This year, the Cavaliers have lost five games already and find themselves down 0-2 to the Boston Celtics heading into Game 3 Saturday night in Cleveland.

The losses do weigh on LeBron, as reported by Dave McMenamin of ESPN.

“I mean, I lose sleep,” James said after shootaround Saturday morning. “I mean, at the end of the day, when you lose any game in the postseason, [you lose sleep], so it’s never comfort. Playoffs is never comfort. There’s nothing about the playoffs that’s comfortable until you either win it all or you lose and go into the summer.

“So, for me, it’s always [a] day-to-day grind to figure out ways that you can be better.”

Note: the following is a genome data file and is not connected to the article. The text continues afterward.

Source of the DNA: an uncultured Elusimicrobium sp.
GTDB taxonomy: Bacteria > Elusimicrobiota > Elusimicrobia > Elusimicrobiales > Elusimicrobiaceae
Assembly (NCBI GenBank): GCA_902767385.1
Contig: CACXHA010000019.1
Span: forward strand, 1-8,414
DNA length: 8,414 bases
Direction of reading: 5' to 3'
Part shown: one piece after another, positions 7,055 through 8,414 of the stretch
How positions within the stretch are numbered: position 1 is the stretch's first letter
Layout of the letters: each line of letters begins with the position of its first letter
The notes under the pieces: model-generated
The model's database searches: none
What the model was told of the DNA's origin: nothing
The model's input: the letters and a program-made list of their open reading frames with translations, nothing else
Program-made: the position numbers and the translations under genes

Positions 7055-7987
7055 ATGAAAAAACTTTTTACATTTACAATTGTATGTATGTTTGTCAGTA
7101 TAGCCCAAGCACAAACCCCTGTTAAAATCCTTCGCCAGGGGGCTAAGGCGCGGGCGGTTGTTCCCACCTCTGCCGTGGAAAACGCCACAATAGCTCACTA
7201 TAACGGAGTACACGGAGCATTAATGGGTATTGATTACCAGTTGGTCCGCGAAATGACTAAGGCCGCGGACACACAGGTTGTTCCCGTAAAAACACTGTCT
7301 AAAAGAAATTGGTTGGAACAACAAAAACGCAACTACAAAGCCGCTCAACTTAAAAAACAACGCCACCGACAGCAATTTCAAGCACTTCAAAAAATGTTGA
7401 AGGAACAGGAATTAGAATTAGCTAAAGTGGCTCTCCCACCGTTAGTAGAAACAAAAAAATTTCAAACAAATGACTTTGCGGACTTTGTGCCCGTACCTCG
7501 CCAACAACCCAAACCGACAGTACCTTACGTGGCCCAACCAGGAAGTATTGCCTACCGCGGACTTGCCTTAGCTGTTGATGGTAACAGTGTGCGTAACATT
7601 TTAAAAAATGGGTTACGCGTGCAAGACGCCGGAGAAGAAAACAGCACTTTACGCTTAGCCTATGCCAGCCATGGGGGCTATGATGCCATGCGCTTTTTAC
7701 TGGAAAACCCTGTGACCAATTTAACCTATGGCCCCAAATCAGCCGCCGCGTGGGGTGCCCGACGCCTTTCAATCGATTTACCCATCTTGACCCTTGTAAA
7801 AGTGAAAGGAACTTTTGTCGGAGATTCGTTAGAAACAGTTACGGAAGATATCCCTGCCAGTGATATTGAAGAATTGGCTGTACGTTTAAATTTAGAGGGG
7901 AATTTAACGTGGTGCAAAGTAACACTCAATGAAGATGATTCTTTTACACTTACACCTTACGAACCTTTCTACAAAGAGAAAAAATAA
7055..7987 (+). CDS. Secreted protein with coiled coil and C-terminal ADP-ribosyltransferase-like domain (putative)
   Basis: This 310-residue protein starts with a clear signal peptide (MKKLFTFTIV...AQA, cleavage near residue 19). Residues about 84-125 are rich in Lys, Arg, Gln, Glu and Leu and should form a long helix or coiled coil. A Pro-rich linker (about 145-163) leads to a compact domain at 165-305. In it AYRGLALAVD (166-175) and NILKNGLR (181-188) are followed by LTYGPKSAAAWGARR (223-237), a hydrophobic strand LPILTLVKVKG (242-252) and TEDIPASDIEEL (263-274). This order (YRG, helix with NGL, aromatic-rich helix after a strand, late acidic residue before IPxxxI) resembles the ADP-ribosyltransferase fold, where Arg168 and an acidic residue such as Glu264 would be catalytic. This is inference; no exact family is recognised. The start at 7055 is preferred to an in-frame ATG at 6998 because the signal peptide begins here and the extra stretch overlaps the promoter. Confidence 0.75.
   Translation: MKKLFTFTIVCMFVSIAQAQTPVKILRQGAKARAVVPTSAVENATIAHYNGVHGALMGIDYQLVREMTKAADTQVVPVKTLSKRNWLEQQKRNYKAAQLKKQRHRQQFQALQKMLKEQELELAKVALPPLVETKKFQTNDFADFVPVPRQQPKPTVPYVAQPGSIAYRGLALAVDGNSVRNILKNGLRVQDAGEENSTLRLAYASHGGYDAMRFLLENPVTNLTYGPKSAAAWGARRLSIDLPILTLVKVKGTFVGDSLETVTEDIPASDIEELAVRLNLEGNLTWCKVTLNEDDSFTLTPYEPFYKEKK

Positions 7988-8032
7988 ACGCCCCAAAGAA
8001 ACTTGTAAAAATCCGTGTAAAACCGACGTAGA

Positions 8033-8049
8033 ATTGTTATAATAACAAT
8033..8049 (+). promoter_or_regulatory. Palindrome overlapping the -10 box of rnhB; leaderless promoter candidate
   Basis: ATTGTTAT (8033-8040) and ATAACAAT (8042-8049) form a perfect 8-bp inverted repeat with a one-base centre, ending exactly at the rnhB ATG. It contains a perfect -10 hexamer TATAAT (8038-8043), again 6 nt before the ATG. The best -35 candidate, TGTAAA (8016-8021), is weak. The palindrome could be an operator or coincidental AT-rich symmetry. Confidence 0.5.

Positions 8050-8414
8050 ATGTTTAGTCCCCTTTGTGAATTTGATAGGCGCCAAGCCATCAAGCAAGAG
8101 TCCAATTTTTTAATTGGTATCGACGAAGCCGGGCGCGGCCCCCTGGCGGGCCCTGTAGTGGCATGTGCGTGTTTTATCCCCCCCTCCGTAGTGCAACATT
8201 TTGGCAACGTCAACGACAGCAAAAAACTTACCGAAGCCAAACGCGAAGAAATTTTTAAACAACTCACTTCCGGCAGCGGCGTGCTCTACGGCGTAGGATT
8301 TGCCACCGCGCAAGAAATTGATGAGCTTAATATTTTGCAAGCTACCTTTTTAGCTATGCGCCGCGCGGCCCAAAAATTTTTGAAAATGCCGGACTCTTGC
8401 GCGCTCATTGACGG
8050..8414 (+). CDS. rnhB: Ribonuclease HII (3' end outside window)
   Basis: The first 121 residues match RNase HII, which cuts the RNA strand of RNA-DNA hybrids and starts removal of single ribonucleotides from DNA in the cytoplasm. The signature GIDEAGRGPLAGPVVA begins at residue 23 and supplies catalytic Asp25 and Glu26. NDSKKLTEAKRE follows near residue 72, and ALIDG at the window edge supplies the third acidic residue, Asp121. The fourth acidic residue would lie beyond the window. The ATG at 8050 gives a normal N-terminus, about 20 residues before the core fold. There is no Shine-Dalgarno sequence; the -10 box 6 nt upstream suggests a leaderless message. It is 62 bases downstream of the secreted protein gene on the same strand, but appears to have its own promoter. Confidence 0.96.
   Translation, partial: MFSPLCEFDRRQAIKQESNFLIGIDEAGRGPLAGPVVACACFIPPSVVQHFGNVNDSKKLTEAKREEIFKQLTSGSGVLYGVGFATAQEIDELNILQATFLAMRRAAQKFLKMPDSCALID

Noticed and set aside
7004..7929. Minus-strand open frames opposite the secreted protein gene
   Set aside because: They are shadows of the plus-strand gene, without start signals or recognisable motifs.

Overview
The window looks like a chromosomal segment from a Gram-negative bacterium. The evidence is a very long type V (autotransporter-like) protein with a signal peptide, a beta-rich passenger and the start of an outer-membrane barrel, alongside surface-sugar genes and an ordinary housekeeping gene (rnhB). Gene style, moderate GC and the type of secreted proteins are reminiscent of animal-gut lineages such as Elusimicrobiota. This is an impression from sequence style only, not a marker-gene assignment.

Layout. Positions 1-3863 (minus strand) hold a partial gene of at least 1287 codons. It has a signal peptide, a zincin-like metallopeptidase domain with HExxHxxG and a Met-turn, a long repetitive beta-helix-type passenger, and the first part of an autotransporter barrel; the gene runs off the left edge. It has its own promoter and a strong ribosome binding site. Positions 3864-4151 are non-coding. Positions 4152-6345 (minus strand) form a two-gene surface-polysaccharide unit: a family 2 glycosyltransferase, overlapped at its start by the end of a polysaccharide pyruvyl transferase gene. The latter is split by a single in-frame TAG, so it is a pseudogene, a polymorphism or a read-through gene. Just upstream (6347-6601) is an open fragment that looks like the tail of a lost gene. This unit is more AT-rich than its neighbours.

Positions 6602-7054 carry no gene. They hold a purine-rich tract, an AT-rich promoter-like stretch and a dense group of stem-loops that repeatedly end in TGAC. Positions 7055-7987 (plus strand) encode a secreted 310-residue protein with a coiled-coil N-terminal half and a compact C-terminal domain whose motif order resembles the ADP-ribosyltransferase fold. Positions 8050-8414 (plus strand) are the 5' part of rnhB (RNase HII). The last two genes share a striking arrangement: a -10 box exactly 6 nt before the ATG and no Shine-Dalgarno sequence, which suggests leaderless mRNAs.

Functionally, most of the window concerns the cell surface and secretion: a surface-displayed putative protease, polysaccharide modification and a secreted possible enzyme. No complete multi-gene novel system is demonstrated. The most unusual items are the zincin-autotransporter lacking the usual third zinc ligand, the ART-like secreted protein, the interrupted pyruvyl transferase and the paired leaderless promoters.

Cleveland has a lot to figure out to win the next two games because if they don’t and go down 3-1 in this series, it’s hard to envision how LeBron can drag this roster back to the Finals (what would be his eighth straight trip).

Offensively Cleveland has to get consistent play from guys other than LeBron (and to a lesser extent, Kevin Love) — J.R. Smith has been awful and needs to find a rhythm at home, George Hill needs to make some plays, Kyle Korver needs to get open and knock down some looks, and some help from the bench is needed.

But that’s not even the end of the floor that is the Cavs real problem. Defensively the Cavaliers recognition and communication has been dreadful, and the passing and player movement of the Celtics has carved them up. Cleveland has outscored teams and not defended all that well for a long time now — that’s how they made the Finals a season ago — but it’s not enough now. The offense and LeBron can’t carry them all the way.

We’ll see after Game 3 if LeBron is going to be able to get any sleep Saturday night.